Over thirty years ago, I heard Paul Harvey say, "The way to get rich in America is to find something that you love doing so much that you'd do it for free, and money will never be a problem for you."

Are you in the right job?

I used to think there wasn't a right job for me. At the time, I was working as a salesman for a large air conditioning and heating firm. I was doing all right, but I wasn't happy. I'd gone to a few job interviews, but nothing had panned out, which was just as well because I couldn't find anything I wanted to do anyway.

Fortunately, a 20-minute Sunday sermon changed my outlook on work and, consequently, my life. The preacher said that most of the people who come to him for counseling because they don't like the way their lives are going can't tell him what they want anyway. He stated that if they'd been handed a gift certificate from the "supermarket of life," and could have anything they wanted out of life, they wouldn't know what to buy with it.

My mind wandered as I wondered what job I would choose if I could have any job I wanted.

The Perfect Job

I asked myself, "What qualities do I want in a job?" and some things immediately came to mind.

I would like to be treated with respect. I would like to have a little dignity. I would like responsibility; I want to be able to think for myself. I would like to help others.

Ideally, a job should offer:

  • A challenge.

  • A creative outlet.

  • Appreciation.

  • Decent hours.

  • Fair treatment.

  • Security.

  • Camaraderie.

  • Financial rewards.

    Thinking about this list led me to a new series of questions:

    Since these are the qualities that you want in your job, have you been actively seeking these qualities in the job you have? If I were enjoying these qualities in my job, would it really make any difference what I was doing? Can you enjoy all these qualities in the job you now have if you set that as your goal? Would I be smart to write these things down and look at them every day?

    I realized I didn't need a different job. I needed a different thought process.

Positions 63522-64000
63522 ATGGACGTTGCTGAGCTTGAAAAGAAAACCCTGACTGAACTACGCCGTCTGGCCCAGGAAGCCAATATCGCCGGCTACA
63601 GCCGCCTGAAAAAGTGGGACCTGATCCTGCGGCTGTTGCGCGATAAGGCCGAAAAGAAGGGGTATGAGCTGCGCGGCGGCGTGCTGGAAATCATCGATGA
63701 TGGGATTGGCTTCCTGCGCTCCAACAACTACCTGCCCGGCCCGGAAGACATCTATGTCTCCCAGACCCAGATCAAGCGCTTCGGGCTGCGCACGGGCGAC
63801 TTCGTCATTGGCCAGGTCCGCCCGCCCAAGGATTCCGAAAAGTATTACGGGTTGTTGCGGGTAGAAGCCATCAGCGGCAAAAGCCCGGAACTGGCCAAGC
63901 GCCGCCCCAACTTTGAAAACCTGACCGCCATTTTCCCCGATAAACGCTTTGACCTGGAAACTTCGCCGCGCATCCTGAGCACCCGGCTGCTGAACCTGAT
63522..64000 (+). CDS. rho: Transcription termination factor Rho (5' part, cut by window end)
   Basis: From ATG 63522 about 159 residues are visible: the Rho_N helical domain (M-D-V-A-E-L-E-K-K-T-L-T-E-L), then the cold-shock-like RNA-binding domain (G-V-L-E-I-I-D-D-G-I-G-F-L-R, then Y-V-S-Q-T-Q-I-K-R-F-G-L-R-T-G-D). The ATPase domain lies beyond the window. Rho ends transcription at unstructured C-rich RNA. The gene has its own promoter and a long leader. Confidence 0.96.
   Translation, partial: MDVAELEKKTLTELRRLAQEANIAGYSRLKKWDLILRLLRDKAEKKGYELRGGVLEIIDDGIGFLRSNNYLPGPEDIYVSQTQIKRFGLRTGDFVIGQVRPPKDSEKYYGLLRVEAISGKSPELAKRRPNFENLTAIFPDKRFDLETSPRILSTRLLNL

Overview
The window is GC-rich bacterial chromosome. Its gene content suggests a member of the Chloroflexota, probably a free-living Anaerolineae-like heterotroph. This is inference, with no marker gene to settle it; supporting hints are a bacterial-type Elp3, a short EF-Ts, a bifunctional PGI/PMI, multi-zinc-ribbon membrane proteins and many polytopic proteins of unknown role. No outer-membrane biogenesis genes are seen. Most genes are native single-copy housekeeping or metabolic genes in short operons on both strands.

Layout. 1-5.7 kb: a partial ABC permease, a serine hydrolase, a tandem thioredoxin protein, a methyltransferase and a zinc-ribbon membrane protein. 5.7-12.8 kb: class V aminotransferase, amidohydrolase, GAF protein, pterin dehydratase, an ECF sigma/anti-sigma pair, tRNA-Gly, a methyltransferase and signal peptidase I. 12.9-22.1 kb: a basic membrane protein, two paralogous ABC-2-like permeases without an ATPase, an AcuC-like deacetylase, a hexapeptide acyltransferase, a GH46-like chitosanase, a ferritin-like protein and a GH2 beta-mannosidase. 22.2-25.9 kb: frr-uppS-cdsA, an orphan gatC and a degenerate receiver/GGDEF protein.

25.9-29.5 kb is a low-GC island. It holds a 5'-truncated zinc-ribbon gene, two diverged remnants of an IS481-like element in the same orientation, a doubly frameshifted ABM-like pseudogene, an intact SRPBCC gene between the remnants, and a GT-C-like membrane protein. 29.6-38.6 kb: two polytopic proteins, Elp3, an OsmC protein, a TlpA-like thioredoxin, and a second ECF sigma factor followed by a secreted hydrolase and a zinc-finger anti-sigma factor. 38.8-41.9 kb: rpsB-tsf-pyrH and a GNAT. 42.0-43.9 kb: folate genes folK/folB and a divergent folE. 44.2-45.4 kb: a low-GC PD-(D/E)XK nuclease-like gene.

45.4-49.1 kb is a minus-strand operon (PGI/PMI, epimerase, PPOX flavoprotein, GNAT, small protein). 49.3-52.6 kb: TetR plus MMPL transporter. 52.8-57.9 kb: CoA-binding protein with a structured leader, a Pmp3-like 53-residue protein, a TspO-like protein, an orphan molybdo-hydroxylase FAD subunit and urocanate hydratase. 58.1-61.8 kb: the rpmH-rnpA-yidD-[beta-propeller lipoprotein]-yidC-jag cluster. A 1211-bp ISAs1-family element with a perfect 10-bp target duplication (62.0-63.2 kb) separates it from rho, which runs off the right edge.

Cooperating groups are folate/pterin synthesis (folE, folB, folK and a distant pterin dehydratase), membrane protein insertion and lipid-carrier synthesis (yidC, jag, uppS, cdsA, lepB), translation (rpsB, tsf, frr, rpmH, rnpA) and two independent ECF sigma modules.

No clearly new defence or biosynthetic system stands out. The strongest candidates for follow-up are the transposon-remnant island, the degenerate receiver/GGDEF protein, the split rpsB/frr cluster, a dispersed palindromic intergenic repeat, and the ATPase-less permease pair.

Unlocking The Door

    I travel the country, running calls with my fellow service techs for a living. Needless to say, I work with a lot of people who hate their jobs. They hate the boss, they hate the heat, they hate the cold, they hate the work, they hate the paperwork, they hate their wives, they hate their lives, they hate their dogs, and they hate me.

    I'm supposed to work with them on sales, but since hateful, miserable employees rarely sell anything, I often work on their heads first. I start by asking them, "What do you want out of a job?"

    After we develop a list like the one above, I then suggest, "Tell you what, on the next call, let's forget about the boss, let's forget about the dispatcher, let's forget about sales. Let's just do something where we can ..." - then we list all the things we want out of our careers.

    It works. The next thing you know, they stop feeling like their jobs and their lives are out of control and start doing the "right" thing on the job - which covers everything from doing a complete inspection to making recommendations on every call to doing neater, more complete paperwork.

    I have a theory that everyone already knows how to do their job better than they're already doing it. The key is unlocking that door.

    Stop looking at your job as "work" or "hard labor." Share this thought process with your employees and, not only will their outlook improve, so will their work.

    Guest columnist Charlie Greer is the creator of "Tec Daddy's Service Technician Survival School on DVD" and can be reached at 800-963-4822 or charlie@hvacprofitboosters.com.

    Publication date: 07/19/2004